directives and about the proper way to treat Dissociative Identity
Disorder (DID), is to my mind one of the richest in the book. As
Shoemaker himself notes, when DID is invoked in discussions of personal
identity, it is usually in the context of the "one body/one person"
principle. The distinct personalities of someone with DID, which may
seem to correspond to distinct persons, pose a challenge to this
principle. Shoemaker takes up a related but different issue, namely,
that if these multiple personalities are distinct persons, then certain
kinds of psychiatric treatments seem to be morally questionable.
Attempts to eliminate some of the personalities, or even to integrate
them, might be akin to murder. In Shoemaker's discussion of this issue,
he manages to navigate through some difficult philosophical terrain
without getting unnecessarily bogged down, and also without
oversimplifying. I can easily see the material on DID stimulating lively
conversation in an undergraduate class, perhaps in conjunction with the
material on the Christine Beauchamp case in Kathleen Wilkes' /Real
Persons/ (which Shoemaker cites). I expect the discussion of advance
directives would likewise make for compelling classroom dialogue. Though
most of us share the strong intuition that an individual has the moral
authority to dictate the terms of her future medical treatment, it turns
out to be enormously difficult to find the grounds for that moral
authority. Shoemaker's treatment of the issue does an excellent job of
making this difficulty vivid.

This chapter also raises an intriguing methodological question --
namely, what role our moral intuitions should play in our evaluation of
theories of personal identity. If a theory of personal identity cannot
account for our intuition about the moral permissibility of advance
directives, for example, then does this count against the theory? Or, if
we have a theory that otherwise does quite well in accounting for
personal identity, should we re-evaluate our intuition about advance
directives? This general methodological question about the role of
intuitions (which arises again in Chapter Eight, "Personal Identity and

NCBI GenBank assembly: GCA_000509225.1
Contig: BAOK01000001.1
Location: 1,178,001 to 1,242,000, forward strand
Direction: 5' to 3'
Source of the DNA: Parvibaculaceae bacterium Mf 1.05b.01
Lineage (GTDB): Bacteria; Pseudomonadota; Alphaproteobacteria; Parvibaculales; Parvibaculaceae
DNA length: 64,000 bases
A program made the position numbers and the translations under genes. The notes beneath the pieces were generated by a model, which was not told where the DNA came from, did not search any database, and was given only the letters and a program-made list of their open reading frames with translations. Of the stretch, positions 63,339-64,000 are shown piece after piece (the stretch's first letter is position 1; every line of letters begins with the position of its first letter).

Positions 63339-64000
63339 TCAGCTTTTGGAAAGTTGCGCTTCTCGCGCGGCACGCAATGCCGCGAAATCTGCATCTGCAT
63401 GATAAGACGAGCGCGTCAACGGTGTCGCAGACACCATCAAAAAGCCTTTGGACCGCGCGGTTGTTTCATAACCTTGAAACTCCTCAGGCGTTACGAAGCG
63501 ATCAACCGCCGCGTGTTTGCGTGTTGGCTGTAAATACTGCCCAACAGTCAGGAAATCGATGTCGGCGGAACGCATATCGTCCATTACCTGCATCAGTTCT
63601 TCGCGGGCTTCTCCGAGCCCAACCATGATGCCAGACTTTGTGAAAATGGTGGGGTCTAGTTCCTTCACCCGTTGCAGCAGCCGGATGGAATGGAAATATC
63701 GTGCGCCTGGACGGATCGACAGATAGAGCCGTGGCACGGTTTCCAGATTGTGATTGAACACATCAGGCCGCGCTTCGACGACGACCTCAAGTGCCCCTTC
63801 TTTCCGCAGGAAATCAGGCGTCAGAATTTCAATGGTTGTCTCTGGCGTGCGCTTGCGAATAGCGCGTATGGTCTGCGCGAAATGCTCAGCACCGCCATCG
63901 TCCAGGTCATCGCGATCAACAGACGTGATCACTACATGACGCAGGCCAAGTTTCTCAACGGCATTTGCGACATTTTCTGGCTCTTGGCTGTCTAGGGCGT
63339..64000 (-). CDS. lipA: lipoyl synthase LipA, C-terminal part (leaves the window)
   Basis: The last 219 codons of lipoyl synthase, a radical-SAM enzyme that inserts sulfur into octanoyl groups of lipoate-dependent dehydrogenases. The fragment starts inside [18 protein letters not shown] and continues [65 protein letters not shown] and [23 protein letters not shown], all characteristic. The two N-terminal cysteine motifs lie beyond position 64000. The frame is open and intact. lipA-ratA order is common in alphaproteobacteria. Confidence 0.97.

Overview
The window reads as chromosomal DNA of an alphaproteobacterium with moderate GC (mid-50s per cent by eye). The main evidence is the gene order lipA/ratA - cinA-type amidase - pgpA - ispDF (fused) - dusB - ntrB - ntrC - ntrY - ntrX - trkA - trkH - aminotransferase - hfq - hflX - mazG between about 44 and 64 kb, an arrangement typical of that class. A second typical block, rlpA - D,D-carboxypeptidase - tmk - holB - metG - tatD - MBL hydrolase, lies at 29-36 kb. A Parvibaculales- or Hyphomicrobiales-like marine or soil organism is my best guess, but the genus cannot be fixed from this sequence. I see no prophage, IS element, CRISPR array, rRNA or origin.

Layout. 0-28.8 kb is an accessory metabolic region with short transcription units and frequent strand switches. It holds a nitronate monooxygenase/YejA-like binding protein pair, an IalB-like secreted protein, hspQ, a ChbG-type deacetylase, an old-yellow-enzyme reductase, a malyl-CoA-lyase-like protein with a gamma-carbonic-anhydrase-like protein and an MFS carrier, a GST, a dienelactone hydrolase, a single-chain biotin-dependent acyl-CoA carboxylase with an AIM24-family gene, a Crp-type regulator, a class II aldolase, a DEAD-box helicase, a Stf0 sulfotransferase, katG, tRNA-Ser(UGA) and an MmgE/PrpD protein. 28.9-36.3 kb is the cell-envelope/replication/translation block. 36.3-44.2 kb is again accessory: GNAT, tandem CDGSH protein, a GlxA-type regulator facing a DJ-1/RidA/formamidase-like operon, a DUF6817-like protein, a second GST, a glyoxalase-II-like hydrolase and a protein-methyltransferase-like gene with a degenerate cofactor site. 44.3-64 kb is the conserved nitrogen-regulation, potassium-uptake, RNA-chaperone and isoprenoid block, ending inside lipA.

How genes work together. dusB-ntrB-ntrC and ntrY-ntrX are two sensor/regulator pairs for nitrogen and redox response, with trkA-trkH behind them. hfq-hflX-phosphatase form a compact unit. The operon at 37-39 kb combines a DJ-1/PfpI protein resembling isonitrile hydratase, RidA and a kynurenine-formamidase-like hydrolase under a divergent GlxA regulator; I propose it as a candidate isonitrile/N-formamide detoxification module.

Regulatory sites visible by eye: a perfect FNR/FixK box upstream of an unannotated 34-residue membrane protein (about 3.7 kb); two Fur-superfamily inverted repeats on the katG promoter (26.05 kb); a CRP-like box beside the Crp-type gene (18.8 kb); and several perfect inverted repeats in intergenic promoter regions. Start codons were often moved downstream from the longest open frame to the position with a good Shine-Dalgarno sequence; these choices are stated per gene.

Ethical Theory") relates to another intriguing methodological question
that recurs throughout the book, arising most prominently in Shoemaker's
discussion of moral responsibility in Chapter Seven: "should we simply
try to account for our practices as they are, or should we insist that
our practices must depend on the metaphysical truth, whatever that turns
out to be?" (238) These methodological questions, having been explicitly
set aside for most of the book, are finally taken up in the concluding
chapter, "Notes on Method." To my mind, however, this chapter falls a
bit short of expectations. Given the importance of these methodological
questions to the enterprise in which Shoemaker is involved, I had hoped
that he would be able to provide more of a defense of his own
methodological assumptions -- why, for example, certain intuitions that
we have about practical concerns are treated as virtually untouchable.

It turns out that when we try to clarify our intuitions, as Shoemaker
himself recognizes, they may turn out to be inconsistent -- or, even if
they can be made consistent, it is still hard to see how they could all
be compatible with a single theory of personal identity, or indeed, with
a single theory of the relation between personal identity and ethics. I
would have thought that this is a reason to reevaluate these intuitions,
i.e., that we have compelling grounds to give some of them up, even if
they are deeply held. But Shoemaker draws a different, and to my mind,
surprising conclusion. In his view, we should adopt pluralism about the
relation between identity and ethics, that is, we should accept "that
there is no single relation between identity and ethics, but instead
there are multiple relations, each depending on the methodological
approach one takes to the relation." (283) If I understand what he means
by this, however, it implies that there is no single correct criterion
of personal identity. Rather, the question of numerical identity -- "is
X at time t1 identical to Y at time t2?" -- is ambiguous; sometimes we
mean X and Y qua agents, sometimes X and Y qua human animals, etc.
Different practical concerns require us to read the question in
different ways.

In his brief defense of pluralism, Shoemaker acknowledges that the view
"is all fairly complicated, messy, and disunified." But, as he says, "it
could well be that the truth about the relation between personal
identity and ethics, like persons themselves, is complicated, messy, and
disunified." (284) Though I recognize that we cannot always clean up the
philosophical messes in which we find ourselves, I think we must be sure
not to give up too easily. Particularly in light of the many instances
throughout the book where the messy issues were explicitly put on hold
until the final chapter, I had high expectations for the methodological
discussion -- expectations that unfortunately were not met. I should be
clear, however, that my disappointment with the concluding chapter does
not alter my opinion that the book as a whole is an excellent treatment
of the relationship between personal identity and ethics, and one that I
would highly recommend to any professor looking for a textbook for a
class addressing these issues.